Revolution

False Pessimism

Excerpts from an article by Paul Geddes, originally published in The West Coast Libertarian in North Vancouver, B.C., Canada:

For the past year, the Vancouver Sun has published a daily "Voices" column to carry guest columns written by their readers. Voices can offer glimpses of life from angles different than those usually seen in newspapers but often it only reflects dreary conventional thinking. A June 22nd column written by a too-old 19-year-old 'cynic' scarily shows how mistaken beliefs about the environment have caught on with the public. The student informs us that his "environmental geography (classes) in high school and university" have led him to give up hope "for the forests, the ozone layer and everything else precious and dying." He labelled himself an "environmental defeatist" and has already decided not to bring any children into this world.

You can't really blame a 19-year-old for parroting false chicken-little-ism. That blame belongs to the pseudo-academics who filled his head with pseudo-facts. Now that he is a university student though, he should be capable of verifying the claims of his chosen authorities. And if he is honest, in time, he should be able to obtain a more balanced and optimistic view of man's achievements on this planet. To obtain a more realistic appraisal of the current state of our environment, let me recommend a couple books from my bookshelf.

Start with economist Julian Simon's The Ultimate Resource. Written 15 years ago in response to another wave of false pessimism brought by the publication of the now thoroughly discredited Club of Rome's Limits to Growth, Simon examines the evidence for the future economic viability of mankind. He finds that natural resources and energy are getting less scarce over time, that the world's food supply is improving, that pollution in the richer countries is decreasing and that population growth is evidence of economic success not human failure. In October 1980, putting his money where his mouth was, Simon challenged famous environmental doomster Paul Ehrlich and colleagues to a $1,000 bet that in ten years the price of any raw material they selected would fall (measured in constant 1980 dollars). In October 1991, Ehrlich was forced to pay up, since the the prices of the five minerals chosen (copper, chrome, nickel, tin and tungsten) had dropped substantially. Simon wanted to renew his bet, upping the ante to $20,000, but unsuprisingly, the ecologists were no longer interested.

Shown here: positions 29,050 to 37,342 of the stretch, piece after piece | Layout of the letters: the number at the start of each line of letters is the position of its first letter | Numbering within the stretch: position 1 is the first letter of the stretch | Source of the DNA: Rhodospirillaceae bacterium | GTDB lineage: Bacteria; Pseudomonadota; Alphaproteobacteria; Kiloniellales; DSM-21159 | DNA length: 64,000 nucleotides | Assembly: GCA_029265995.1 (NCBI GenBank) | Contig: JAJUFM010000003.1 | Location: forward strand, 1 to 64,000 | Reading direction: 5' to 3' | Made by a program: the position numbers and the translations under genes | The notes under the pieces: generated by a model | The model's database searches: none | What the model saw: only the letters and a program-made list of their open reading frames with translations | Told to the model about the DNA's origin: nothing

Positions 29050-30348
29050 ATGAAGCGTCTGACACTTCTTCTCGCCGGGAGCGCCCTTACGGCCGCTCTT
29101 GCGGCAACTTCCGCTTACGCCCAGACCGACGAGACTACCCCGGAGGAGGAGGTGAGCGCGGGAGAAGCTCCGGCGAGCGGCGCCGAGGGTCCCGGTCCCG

Another more recent book (1992) is Patrick Michaels' Sound and Fury: The Science and Politics of Global Warming who painstakingly reviews the data about environmental apocalypse and finds the evidence wanting. Michaels, a professor of environmental sciences, mentions his consternation about being attacked - not for any misstatements of facts - but rather his motives were questioned for even daring to question supposed environmental truths.

The Laissez-Faire Books catalogue carries a few other titles that should be useful:

Still pessimistic? Take out your calculator. Divide the world's population by the area of Prince Edward Island, Canada's smallest province containing 0.1% of Canada's land area. 6 billion divided by 2,184 square miles equals 2.75 million per square mile, about the population density of the downtown areas of some of the world's most famous cities. Sure, not everyone wants to live in a crowded urban centre, but life there need not be intolerable. In other words, there is room on this planet for many, many more people. And I haven't even mentioned the huge technological changes that are occurring all around us, right at this instant, daily making communications, transportation and computing much cheaper and better.